People v. DixonAnnotate this Case
THE PEOPLE, Respondent, v. DOROTHY DIXON, Appellant.
Dorothy Dixon, in pro. per., John H. Marshall and Henry S. Rupp for Appellant.
Edmund G. Brown, Attorney General, and William E. James, Deputy Attorney General, for Respondent.
Defendant appeals from a judgment of conviction entered after the court sitting without a jury found her guilty of one count of possessing heroin. (Health & Saf. Code, § 11500.) She also appeals from an order denying her motion for a new trial.
Defendant resided in a court apartment rented from Ramona Lopez, who occupied another apartment of the same court. Sometime during the evening of November 29, 1954, Officer O'Grady of the Narcotic Division of the Los Angeles Police Department entered and searched the apartment of Mrs. Lopez but failed to find any narcotics or substances commonly used in cutting them.
Thereafter, at about 10:30 p. m., Officer O'Grady, accompanied by Officer Kennedy and State Narcotics Inspector Wells, entered defendant's apartment, placed her under arrest, and told her to remain seated on the bed while they searched her apartment. They did not have a warrant. In defendant's kitchen cupboard they found an opened carton of milk sugar, which is used to cut heroin. Officer O'Grady testified that defendant appeared extremely nervous and on several occasions got up and "wandered around" the room while the officers were searching it. He told her that if she did not remain seated until they finished, it would be necessary to handcuff her. She insisted on going to the bathroom and told him that she had recently aborted herself and that [46 Cal. 2d 458] she was "having difficulties." He offered to call a doctor for her if one was necessary or to see that she received medical attention before going to jail. As he turned his back, she took something from the upper part of her dress. He ordered her to hand it to him, and when she refused and made a motion to place it in her mouth, he and the other officers seized her arms to keep the object from her mouth. She kicked one of the officers, and in the ensuing struggle they lifted her onto the bed and forced a key from her hand. She admitted that it was the key to one of the apartment garages rented by her. Officer O'Grady and Inspector Wells entered the garage and found 10 latex bags containing preparations of heroin that had been cut with milk sugar. Defendant produced keys to two other garages. In one of them the officers found a box of empty capsules.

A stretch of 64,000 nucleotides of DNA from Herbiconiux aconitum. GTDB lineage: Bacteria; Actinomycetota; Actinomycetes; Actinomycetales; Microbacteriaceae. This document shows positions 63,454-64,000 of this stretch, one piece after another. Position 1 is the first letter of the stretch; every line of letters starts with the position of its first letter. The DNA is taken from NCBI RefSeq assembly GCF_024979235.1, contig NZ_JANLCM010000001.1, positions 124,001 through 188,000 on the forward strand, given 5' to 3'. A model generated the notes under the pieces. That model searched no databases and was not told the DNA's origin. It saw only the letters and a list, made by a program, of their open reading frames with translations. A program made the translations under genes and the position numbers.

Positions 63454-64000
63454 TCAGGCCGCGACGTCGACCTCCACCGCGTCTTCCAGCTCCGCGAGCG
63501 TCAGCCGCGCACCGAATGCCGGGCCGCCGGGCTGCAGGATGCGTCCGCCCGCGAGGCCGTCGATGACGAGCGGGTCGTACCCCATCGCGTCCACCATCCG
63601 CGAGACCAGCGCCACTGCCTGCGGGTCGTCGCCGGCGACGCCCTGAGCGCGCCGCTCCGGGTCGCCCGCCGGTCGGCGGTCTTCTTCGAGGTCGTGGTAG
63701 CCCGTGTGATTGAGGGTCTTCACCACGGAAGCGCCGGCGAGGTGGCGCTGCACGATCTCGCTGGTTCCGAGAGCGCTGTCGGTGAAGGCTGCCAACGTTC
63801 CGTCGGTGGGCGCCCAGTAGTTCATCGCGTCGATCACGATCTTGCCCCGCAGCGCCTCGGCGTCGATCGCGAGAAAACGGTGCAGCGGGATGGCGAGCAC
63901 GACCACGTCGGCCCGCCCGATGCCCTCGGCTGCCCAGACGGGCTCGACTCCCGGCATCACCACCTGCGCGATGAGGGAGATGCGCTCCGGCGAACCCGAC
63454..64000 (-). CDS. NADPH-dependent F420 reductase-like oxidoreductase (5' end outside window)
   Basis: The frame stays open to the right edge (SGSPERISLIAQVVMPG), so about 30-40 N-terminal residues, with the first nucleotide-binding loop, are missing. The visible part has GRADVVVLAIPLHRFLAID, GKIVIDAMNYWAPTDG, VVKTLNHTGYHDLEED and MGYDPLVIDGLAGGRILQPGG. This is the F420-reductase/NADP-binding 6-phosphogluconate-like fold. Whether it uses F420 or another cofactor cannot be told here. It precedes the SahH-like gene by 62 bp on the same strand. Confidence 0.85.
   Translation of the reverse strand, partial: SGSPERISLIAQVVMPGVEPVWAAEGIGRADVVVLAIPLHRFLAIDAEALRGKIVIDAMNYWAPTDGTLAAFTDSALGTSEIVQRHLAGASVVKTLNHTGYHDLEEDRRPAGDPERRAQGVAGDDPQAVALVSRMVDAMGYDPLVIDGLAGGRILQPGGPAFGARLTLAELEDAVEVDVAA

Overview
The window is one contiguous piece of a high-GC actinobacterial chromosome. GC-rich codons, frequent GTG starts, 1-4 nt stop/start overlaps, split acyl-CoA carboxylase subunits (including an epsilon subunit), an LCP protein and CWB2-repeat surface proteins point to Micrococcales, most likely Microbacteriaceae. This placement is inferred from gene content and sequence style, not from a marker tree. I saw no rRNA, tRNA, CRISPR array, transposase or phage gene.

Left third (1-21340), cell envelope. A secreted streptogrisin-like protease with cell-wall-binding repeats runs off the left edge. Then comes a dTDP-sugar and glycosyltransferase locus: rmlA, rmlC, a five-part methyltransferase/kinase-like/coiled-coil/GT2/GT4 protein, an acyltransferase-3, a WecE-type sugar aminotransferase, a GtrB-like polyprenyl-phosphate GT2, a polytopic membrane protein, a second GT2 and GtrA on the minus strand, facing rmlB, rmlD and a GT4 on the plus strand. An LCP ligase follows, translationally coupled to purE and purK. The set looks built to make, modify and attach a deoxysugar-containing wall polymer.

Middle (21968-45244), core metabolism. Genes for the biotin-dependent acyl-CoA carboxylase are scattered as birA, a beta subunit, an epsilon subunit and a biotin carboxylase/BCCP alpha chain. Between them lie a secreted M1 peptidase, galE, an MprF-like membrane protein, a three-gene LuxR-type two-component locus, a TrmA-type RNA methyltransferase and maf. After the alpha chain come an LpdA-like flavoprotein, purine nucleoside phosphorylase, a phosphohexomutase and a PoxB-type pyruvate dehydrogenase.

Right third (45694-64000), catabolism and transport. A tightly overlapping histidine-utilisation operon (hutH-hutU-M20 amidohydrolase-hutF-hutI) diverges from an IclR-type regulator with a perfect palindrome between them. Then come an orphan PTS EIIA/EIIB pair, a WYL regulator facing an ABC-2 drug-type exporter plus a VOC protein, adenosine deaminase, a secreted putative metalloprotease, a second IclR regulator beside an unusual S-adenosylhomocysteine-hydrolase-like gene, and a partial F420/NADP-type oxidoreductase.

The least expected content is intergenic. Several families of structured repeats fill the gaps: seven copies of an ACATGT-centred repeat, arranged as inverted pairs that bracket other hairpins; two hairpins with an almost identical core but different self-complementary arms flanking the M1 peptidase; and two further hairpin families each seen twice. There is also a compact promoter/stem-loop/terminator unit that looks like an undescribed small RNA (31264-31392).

People's case was submitted on the testimony in the transcript of the preliminary hearing and the exhibits received at that hearing including the heroin, capsules, and milk sugar.  Her contention that the judgment must be reversed on the basis of Rochin v. California, 342 U.S. 165 [72 S. Ct. 205, 96 L. Ed. 183, 25 A.L.R.2d 1396], because the narcotics were found only after the garage key was forcibly taken from her is without merit. The brutal and shocking force condemned in that case was not present here; no more force was used than was reasonably necessary to take the key from her hand.